Monitoring anesthetized patients-capnography (Proceedings)


Monitoring anesthetized patients-capnography (Proceedings)

Nov 01, 2010

The capnograph is a noninvasive monitoring device that can provide information on ventilation (pulmonary function), blood flow, and equipment function. Knowledge of respiratory and cardiovascular physiology is essential to the understanding of capnography. Application of this knowledge will allow the use of the capnograph to assess:

     • Ventilation

     • Cardiovascular function

     • Anesthetic machine function

Carbon Dioxide: Review of Physiology:

Carbon dioxide is produced in mitochondria during aerobic metabolism. This metabolic product eventually travels to the lungs via the circulatory system. The lungs eliminate carbon dioxide into the atmosphere when an animal ventilates. Thus, the amount of carbon dioxide left in the blood after it has traveled through the lungs (i.e., the arterial carbon dioxide tension; PaCO2) is influenced by: CO2 production (metabolism) and CO2 elimination (pulmonary ventilation). Many things can affect metabolic rate: Body temperature, physical activity, shivering, endocrine alterations (ie, hyperthyroidism, catecholamine release), malignant hyperthermia, and parenteral nutrition with solutions containing high glucose concentrations can all affect CO2 production. HOWEVER, in most clinical situations y, CO2 production is relatively constant-Thus, PaCO2 is considered to change inversely with alveolar ventilation).

Normal CO2 tension ranges between 35-45 mm Hg. Hypocapnea (hyperventilation) is generally defined by PaCO2 < 35 mmHg, and may be the result of voluntary hyperventilation (ie, pain, anxiety), iatrogenic hyperventilation (a consequence of overzealous mechanical ventilation), hypoxemia (and stimulation of ventilation via peripheral chemoreceptor response to low arterial oxygen tension), hypotension, metabolic acidosis (respiratory compensation), mechanical stimulation of pulmonary J receptors, stimulation of proprioreceptors located in the joint capsule, or hyperthermia.

When PaCO2 is greater than 45 mmHg, an animal is said to be hypoventilating. Central nervous system depression (ie, Anesthetic drugs, CNS trauma), paralysis or damage of the muscles of ventilation (ie, neuromuscular blocking drugs), disruption of thoracic wall integrity (ie, flail chest), malignant hyperthermia, respiratory failure or fatigue of the respiratory muscles, and increased deadspace ventilation may all lead to hypoventilation.


Carbon dioxide tension is frequently measured in the blood (blood-gas analysis), and in the expired gas (capnometry/capnography). Normally, the maximal exhaled carbon dioxide tension (end-tidal CO2; PETCO2) correlates with PaCO2 and is about 5-6 mm Hg lower. Changes in ventilatory status, anesthetic machine function, or cardiovascular performance may all affect PETCO2. PETCO2 may not be predictive of PaCO2 during periods of hemodynamic instability or during thoracotomy or thoracoscopy. Factors which affect the capnograph include: airway obstruction or disconnection, decreased cardiac output, hyperventilation, increased dead space ventilation, and rebreathing:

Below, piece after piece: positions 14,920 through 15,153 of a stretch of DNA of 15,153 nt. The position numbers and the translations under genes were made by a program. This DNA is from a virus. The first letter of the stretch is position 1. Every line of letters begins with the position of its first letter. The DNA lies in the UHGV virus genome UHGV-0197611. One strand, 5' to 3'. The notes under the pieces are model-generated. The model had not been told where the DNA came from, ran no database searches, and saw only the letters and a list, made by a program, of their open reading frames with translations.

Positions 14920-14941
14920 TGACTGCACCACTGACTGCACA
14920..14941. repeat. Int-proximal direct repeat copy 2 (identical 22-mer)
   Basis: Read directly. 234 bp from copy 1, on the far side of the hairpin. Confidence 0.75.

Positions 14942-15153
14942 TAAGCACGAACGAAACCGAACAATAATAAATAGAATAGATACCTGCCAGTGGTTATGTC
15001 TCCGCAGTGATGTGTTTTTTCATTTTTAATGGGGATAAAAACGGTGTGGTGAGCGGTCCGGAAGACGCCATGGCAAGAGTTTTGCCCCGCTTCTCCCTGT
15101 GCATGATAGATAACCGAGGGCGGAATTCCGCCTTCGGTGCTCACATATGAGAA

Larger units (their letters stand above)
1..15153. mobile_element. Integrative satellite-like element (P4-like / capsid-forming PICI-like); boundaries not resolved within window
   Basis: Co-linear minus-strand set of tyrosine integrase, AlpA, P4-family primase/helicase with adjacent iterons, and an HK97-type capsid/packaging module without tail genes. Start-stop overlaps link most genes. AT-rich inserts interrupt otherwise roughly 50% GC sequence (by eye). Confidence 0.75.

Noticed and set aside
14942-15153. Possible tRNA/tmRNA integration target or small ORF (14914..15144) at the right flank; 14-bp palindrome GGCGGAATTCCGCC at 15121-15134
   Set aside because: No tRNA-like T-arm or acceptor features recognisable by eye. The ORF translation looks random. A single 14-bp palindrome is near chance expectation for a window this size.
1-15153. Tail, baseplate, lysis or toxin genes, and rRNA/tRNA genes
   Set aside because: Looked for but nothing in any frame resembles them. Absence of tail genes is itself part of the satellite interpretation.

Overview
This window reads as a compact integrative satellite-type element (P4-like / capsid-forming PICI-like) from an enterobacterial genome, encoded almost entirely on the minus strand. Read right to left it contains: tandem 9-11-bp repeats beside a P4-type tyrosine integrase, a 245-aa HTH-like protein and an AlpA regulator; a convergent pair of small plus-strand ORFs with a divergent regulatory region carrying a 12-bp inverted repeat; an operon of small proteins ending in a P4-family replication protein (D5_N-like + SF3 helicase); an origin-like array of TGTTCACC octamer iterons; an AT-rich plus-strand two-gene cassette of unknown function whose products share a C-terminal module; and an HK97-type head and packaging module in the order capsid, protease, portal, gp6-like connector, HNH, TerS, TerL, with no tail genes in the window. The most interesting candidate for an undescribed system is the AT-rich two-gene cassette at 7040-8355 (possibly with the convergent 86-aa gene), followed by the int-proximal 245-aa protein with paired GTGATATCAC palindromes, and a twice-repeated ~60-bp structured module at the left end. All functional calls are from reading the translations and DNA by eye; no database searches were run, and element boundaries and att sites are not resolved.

Capnographs work by measuring the absorbance of infrared light through a chamber of exhaled gas. The absorbance of light increases as the concentration (and partial pressure) of CO2 increases. Gas may be measured directly by inserting a heated sensor and airway adapter between the endotracheal tube and the patient-end of breathing system. This is called mainstream or flow-through sampling. Alternatively, an aspiration system can be used to withdraw gas from the breathing system through an adapter and sampling tube placed at the end of the endotracheal tube. Ideally, the small sampling tube should extend down into the lumen of the endotracheal tube of the patient. This type of sampling is called side-stream sampling, and the sampled gas is withdrawn to the capnograph for measurement.

Side-stream sampling devices can be used in patients that are not intubated, and the airway adapter is light and small and is convenient to use. However, withdrawal of gas to the capnograph requires effective moisture scavenging system and a gas aspiration rate that is appropriate for the patient. Calibration of these units may also require the regular purchase of calibration gases to ensure accuracy. In addition, gas withdrawn from the anesthetic circuit should be disposed of through a scavenging system or returned to the patient circuit. Mainstream devices, on the other hand, do not require an aspiration pump, and may be simpler and less expensive to calibrate and operate. However, the heated sensor is bulky and may be easily dropped and damaged because it must be handled with every use. Teixeira and co-workers evaluated a side-stream and mainstream capnograph and found the accuracy of both to be acceptable in dogs.

In summary, the capnograph is useful monitoring tool in anesthetized or critical patients that can provide information on pulmonary ventilation, blood flow, and anesthetic machine function. However, an understanding of respiratory physiology, cardiovascular physiology, and anesthetic machine function is essential for interpretation of capnograph measurements.

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